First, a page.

In the same spot where the hospital stood, a church was built of the best materials that could be obtained in Mt. Makiling, and it was placed under the patronage of Nuestra Señora de la Concepcion de la Aguas Calientes. In 1727, the church as well as the hospital were burned. In 1877, having experimented with the holy waters of Mainit, Governor Moriones proposed to the Father Provincial, Fray Superior Serapion Leynares, the reconstruction of the baths. When Fray Serapion Leynares was given full authorization, he passed a circular on the 26th of May of the same year to all parish priests and persons of means throughout the archipelago for the love of God and neighbor a contribution to meet the necessary expenses. The country responded, and a hospital was built with modern improvements under the direction of Fray Gavino Perez. It was formally turned over to Governor Moriones, who disposed that it be administered by the Franciscans who really had it constructed, but Father Leynares, after having studied the matter and consulting his superiors, declined the offer with gratitude.

An epitaph engraved in marble can still be seen today. The inscription reads thus:

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"Philippine Historical Committee

"Hospital de Aguas Santos

"In 1590, these thermal waters attracted the attention of the Rev. Father Pedro Bautista, D.F.M., who sent to Los Baños a lay Franciscan brother to establish a hospital for the Filipinos on July 21, 1602. The Rev. Father Diego de Santa Maria, D.F.M., was authorized to build the Hospital de Aguas Santa de Mainit. A layman was appointed its administrator in 1603. With the revenue derived from a farm in Jalajala, a modern hospital was built by the Franciscans and turned over to Patronato Real (Crown) in 1671. The hospital and its dependencies were destroyed by fire in 1727. A new building was constructed in 1867 under the supervision of the Franciscans, with funds raised by popular subscriptions headed by Governor General Domingo Moriones y Murillo, who was an enthusiastic promoter of the project. Under the American regime, the hospital, together with the surrounding area, became Camp Eldridge, by authority of an executive order issued by the President of the United States September 1, 1903. The Government of the Philippines was permitted to occupy a portion of the Camp Eldridge Military Reservation, including the hospital buildings and medicinal spring under a revocable license granted by the Secretary of War June 12, 1931."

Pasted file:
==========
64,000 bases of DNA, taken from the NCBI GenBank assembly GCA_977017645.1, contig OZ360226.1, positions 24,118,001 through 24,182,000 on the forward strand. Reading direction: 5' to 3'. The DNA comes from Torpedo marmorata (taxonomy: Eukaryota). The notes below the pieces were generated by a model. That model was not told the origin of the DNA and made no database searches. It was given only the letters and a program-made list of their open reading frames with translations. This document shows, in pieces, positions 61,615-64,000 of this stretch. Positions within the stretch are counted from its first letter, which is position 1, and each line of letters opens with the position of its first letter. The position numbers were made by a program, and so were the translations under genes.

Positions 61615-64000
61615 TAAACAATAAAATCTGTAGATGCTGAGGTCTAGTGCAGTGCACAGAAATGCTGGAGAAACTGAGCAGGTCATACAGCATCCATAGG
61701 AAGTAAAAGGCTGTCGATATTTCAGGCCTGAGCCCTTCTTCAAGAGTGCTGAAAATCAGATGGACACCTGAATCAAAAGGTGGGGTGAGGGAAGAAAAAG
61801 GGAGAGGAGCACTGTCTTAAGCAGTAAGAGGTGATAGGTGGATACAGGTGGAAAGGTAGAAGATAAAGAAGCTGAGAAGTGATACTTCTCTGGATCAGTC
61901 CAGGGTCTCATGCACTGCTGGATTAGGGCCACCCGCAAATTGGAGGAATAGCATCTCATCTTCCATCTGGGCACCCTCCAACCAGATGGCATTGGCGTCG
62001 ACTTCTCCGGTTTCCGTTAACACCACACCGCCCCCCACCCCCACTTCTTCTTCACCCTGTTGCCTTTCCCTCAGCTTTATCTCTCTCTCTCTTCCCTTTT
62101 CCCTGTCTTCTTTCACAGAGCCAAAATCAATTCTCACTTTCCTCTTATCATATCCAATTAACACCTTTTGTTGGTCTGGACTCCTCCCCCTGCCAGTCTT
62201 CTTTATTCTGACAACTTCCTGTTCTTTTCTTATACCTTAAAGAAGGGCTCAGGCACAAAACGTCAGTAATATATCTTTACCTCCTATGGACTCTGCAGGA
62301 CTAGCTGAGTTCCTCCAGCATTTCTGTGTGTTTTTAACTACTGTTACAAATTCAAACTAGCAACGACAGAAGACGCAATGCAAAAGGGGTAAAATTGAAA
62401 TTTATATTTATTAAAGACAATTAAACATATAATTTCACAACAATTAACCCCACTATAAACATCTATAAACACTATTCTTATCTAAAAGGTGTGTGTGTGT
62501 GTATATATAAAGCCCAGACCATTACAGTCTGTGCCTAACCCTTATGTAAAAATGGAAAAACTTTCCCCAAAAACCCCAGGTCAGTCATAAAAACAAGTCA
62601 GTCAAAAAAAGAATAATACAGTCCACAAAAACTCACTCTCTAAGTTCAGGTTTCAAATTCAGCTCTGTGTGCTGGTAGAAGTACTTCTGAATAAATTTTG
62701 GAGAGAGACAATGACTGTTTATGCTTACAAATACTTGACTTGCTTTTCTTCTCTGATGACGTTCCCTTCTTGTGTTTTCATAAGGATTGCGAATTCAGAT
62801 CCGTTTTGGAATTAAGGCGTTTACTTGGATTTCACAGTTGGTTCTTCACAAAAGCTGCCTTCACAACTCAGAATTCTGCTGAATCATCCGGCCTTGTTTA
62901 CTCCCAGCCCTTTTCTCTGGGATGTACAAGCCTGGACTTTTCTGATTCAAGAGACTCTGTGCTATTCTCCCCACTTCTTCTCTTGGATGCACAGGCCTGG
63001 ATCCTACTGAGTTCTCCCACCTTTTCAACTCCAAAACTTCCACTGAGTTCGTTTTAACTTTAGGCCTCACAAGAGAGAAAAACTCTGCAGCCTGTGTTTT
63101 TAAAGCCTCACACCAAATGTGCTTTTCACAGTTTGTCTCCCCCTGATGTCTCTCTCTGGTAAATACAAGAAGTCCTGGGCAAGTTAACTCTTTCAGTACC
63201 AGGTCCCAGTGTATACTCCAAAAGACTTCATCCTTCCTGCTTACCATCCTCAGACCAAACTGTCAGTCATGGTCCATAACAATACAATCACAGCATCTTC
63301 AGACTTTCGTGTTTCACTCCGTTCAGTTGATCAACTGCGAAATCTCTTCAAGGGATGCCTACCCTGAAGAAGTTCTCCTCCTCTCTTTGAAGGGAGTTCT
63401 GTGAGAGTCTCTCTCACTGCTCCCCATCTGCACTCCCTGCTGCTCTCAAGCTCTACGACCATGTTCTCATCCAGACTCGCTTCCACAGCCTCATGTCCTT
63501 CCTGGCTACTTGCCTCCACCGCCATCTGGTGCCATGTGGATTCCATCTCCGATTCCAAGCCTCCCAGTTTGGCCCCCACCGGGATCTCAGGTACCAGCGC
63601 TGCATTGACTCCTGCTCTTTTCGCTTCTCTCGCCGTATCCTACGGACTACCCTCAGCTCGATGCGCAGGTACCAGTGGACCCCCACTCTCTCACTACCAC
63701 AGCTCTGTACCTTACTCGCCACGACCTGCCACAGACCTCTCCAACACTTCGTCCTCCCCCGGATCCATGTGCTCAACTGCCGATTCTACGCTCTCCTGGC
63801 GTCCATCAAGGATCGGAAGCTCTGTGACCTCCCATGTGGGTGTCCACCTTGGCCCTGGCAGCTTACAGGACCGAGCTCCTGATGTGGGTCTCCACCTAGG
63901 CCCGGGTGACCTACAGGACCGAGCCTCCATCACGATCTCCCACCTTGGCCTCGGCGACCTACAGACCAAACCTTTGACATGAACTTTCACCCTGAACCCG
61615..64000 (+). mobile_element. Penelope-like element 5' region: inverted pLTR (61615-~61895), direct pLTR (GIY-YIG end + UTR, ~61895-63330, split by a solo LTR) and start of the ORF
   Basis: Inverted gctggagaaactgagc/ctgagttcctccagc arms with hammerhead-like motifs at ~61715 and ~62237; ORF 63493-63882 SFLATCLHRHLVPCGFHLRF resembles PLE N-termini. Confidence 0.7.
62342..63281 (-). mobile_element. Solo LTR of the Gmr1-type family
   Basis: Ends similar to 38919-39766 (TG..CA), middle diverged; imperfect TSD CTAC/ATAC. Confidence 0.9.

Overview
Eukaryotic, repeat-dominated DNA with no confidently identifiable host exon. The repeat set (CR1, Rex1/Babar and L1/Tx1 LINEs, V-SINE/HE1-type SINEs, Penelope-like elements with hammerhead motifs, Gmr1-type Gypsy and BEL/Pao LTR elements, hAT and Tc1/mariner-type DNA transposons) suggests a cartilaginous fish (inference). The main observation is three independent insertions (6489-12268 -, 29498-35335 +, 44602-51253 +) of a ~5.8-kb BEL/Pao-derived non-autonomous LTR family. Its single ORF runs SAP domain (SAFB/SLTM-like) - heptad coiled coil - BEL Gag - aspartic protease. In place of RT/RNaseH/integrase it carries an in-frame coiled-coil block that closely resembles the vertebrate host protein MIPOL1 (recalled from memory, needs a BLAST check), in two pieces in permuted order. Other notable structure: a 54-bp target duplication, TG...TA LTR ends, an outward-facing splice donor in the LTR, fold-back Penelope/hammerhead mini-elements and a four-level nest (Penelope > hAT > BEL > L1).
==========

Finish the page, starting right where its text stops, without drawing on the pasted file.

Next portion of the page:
Transcribed from:
Historical Data of the Municipality of Los Baños, Province of Laguna, online at the National Library of the Philippines Digital Collections.